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Prev Med. 2019 Jan;118:257-263. doi: 10.1016/j.ypmed.2018.10.019. Epub 2018 Oct 28.

An ecological analysis of gender inequality and intimate partner violence in the United States.

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Chronic Disease Epidemiology, Yale School of Public Health, New Haven, CT, USA. Electronic address:
Social and Behavioral Sciences, Yale School of Public Health, T32 Training, Center for Interdisciplinary Research on AIDS, New Haven, CT, USA.


The purpose of this research was to assess the association between Gender Inequality Index and prevalence of lifetime intimate partner violence (IPV) among women and men at the state-level. Recently developed 2017 state-level prevalence estimates of IPV among a nationally-representative sample of U.S. non-institutionalized adults between 2010 and 2012 from the National Intimate Partner and Sexual Violence Survey was combined with calculated indexes for state-level gender inequality. Gender Inequality Index, created by the United Nations, reflects gender-based disadvantage in reproductive health, empowerment, and labor market participation. Correlations and linear regressions were used to examine associations between gender inequality and IPV. Gender Inequality Index values ranged from 0.149 to 0.381. The lifetime prevalence of IPV ranged between 27.8% and 45.3% for women and between 18.5% and 38.6% for men. Across states, the Gender Inequality Index was positively correlated with the prevalence of any form of IPV (r = 0.28, p < .05) and psychological IPV among women (r = 0.41, p < .01). The adjusted regression model showed a positive association between gender inequality and psychological IPV among women (B = 1.61, SE = 0.57, p = .007). Structural changes to gender inequality may help to reduce occurrences of IPV and improve the wellbeing and livelihood of women and girls.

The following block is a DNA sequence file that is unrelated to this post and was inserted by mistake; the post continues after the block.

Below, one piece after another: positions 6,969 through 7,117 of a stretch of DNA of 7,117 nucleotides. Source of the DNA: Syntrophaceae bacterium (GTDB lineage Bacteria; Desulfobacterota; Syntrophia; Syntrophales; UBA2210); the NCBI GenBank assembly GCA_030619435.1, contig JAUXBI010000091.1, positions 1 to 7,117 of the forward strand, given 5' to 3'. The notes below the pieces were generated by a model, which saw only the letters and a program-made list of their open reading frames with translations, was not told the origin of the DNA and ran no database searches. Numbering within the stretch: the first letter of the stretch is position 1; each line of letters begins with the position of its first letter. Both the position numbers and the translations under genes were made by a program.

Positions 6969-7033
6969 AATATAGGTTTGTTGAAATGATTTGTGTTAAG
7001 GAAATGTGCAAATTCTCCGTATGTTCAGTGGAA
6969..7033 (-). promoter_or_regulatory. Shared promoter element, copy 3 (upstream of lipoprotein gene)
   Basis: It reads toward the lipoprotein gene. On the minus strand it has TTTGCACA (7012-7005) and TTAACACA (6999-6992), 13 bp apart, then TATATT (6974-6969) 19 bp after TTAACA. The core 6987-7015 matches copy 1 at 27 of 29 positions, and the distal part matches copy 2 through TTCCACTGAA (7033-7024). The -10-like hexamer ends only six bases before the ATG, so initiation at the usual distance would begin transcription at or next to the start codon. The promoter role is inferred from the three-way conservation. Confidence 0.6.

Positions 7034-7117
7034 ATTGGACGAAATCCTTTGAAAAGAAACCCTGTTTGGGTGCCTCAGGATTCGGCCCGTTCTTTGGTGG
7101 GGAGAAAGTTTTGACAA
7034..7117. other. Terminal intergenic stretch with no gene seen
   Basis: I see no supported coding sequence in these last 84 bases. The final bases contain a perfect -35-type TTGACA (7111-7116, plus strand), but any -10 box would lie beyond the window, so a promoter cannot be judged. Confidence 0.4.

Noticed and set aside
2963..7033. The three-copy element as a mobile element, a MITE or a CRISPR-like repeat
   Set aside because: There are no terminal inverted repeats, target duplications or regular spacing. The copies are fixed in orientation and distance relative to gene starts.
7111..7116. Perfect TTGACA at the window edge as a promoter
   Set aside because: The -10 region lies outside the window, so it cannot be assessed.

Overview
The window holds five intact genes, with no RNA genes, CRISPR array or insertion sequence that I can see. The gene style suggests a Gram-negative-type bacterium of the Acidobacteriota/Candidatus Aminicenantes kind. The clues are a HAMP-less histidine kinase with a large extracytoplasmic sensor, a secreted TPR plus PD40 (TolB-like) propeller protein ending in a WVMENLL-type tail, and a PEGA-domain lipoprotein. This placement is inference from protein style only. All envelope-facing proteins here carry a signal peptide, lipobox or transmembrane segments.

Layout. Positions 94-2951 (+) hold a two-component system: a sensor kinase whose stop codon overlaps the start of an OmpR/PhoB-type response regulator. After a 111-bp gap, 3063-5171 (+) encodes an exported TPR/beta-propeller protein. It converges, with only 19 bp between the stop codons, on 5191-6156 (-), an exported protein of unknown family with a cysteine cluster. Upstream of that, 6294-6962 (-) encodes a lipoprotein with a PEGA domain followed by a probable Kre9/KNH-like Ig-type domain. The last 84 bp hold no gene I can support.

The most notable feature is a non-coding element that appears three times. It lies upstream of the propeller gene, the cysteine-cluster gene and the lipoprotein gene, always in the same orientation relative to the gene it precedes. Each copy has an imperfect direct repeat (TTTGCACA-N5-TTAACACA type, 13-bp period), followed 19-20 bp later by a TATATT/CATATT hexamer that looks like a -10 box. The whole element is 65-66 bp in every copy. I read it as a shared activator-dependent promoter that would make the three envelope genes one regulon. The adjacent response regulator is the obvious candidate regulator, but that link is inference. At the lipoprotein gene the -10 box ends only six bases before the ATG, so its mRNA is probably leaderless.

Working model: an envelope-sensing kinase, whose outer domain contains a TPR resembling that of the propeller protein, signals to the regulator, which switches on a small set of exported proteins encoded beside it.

Ecological analysis; Gender inequality; Intimate partner violence; United States

[Available on 2020-01-01]

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